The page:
North Island saddleback are conspicuous and easily observed on our Rangitoto Tours. They call frequently, particularly in response to disturbance, and are very active, noisy foragers. They are about the size of a European blackbird. Saddlebacks were widespread at European contact, but rapidly declined on the mainland following the introduction of predatory mammals, especially ship rats and stoats. By the early 1900s, North Island saddlebacks were confined to a single population on Hen Island (Taranga) off the northeast coast of the North Island. A series of successful translocations was initiated by the New Zealand Wildlife Service in the 1960s, and there are now 15 island populations and five at predator-fenced mainland sites. They were introduced on Rangitoto and Motutapu during the summer of 2012-12.
To hear them call
The single remaining natural population of around 500 birds is on Hen Island. There are translocated populations on Whatupuke (established in 1964), Red Mercury (1966), Cuvier (1968), Lady Alice (1971), Stanley (1977), Little Barrier (1984-1988), Tiritiri Matangi (1984), Kapiti (1987-1989), Mokoia (1992), Moutuhora (1999), Motuihe (2005), and Rangitoto and Motutapu Islands (2011-2012). Coppermine Island was naturally colonised from Whatupuke Island in the 1970s. There are mainland populations at five fenced sanctuaries, Karori Sanctuary (2002), Bushy Park (2006),Tawharanui Regional Park (2012), Cape Sanctuary, Hawke’s Bay (2013) and Maungatautari (2013).
North Island saddlebacks frequent coastal and inland forests, particularly scrubby regenerating areas, ranging from sea level to more than 600 m above sea level.
North Island saddlebacks can be very abundant in suitable habitat free of introduced mammals. Recent population estimates suggest there are more than 7000 birds across all populations. However, many of the island estimates are not based on formal counts and the actual number is likely to be much higher.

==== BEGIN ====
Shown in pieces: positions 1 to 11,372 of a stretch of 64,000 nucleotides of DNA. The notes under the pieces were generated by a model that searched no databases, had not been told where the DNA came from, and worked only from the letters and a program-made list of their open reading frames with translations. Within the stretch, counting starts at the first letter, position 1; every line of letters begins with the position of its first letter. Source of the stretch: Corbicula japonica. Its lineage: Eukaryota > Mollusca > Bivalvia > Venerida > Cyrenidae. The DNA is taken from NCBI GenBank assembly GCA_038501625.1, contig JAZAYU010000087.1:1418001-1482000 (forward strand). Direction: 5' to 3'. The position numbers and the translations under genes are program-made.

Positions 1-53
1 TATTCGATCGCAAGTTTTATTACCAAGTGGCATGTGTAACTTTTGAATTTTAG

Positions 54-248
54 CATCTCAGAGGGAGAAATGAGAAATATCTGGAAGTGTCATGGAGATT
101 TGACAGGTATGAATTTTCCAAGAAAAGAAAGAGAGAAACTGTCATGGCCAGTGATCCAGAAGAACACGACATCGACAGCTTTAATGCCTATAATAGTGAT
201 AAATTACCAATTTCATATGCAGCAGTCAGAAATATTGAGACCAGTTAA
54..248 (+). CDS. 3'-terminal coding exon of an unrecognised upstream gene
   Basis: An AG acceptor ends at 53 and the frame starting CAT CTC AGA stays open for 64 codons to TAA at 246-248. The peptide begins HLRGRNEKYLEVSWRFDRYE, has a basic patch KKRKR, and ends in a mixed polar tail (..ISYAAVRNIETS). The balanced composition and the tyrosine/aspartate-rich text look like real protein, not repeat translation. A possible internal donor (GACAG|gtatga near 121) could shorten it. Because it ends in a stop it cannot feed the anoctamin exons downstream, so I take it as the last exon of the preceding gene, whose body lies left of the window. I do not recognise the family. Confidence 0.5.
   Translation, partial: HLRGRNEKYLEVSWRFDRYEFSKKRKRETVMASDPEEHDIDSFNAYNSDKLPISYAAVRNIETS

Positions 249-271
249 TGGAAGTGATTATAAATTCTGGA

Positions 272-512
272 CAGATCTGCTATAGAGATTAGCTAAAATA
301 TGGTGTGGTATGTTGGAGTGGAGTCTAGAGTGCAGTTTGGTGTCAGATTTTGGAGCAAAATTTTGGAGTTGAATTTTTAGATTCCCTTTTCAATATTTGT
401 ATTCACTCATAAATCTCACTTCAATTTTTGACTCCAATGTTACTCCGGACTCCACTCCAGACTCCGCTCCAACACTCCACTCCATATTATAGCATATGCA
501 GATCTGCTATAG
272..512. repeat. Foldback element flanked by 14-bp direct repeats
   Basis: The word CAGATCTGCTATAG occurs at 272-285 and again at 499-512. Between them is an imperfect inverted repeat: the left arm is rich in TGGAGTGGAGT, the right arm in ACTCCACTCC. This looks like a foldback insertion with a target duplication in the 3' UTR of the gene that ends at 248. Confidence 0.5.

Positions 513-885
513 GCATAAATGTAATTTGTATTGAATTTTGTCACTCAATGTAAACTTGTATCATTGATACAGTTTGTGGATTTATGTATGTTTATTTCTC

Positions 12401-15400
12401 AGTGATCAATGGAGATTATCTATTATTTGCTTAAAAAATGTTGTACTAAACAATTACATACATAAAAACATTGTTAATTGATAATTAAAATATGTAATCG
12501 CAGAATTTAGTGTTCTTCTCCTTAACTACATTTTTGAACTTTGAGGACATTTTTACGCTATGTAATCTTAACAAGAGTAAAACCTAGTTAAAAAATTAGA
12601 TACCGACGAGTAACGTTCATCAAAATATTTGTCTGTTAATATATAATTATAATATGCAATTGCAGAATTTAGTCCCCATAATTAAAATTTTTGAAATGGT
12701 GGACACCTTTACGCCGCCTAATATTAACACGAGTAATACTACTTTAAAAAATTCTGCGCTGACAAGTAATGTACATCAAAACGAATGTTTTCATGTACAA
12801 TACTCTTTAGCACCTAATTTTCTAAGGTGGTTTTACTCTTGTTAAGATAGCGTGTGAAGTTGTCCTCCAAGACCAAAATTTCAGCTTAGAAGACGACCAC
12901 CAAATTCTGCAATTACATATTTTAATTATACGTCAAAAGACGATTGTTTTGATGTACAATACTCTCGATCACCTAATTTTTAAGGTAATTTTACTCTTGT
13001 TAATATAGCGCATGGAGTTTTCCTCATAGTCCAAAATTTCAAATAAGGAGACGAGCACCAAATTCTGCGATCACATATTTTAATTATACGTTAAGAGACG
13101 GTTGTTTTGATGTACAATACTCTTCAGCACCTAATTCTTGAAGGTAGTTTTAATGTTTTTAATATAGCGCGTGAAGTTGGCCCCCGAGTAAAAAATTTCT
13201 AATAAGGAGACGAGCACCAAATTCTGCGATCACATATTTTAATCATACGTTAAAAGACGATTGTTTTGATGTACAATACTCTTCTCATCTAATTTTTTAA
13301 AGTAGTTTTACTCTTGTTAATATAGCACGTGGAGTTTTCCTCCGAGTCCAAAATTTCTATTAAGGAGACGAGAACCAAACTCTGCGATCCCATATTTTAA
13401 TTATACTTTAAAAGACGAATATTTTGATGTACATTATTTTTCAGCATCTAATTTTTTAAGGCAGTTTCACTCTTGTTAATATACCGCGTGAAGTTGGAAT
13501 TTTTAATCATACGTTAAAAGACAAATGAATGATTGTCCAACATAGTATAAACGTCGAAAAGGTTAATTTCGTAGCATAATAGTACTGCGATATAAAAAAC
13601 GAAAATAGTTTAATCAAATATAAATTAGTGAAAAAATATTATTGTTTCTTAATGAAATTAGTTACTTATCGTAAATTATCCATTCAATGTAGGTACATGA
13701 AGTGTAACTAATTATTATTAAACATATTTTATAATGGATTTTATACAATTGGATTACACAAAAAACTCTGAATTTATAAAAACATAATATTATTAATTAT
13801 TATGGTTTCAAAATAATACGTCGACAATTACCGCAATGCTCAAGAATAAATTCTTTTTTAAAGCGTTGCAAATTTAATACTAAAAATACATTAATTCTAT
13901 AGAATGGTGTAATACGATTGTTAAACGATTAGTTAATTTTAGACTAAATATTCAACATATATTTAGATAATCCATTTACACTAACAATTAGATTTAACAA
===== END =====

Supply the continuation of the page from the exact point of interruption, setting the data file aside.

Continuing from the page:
Threats and conservation
Cavity-roosting and nesting behaviour makes North Island saddlebacks extremely vulnerable to predation by introduced mammals. Therefore, they can only exist at sites where exotic mammalian pests are either completely excluded or are at virtually zero density. Translocation has been essential for the conservation management of North Island saddlebacks (see Distribution).
Typically spring and summer breeders. Female North Island saddlebacks build a cup nest of vegetation in tree cavities, rock crevices, tree fern crowns, epiphytes and in dense ground level vegetation. Artificial nest boxes are used on some islands. The clutch size is 1-4 and they can rear up to four broods in a season (typically 1-2 in established populations). The female incubates and broods but both parents feed and care for young.
Behaviour and ecology
North Island saddlebacks are extremely active foragers utilising the forest floor to the canopy. They often have other species in attendance whilst feeding, particularly fantails and whiteheads. They use their bill as an anvil to chip away at rotten wood, investigate under cabbage tree skirts and epiphytes, burrow into leaf litter and glean branches, trunks and leaves. They are relatively weak fliers but have very stout legs that are used whilst feeding and for bounding through vegetation.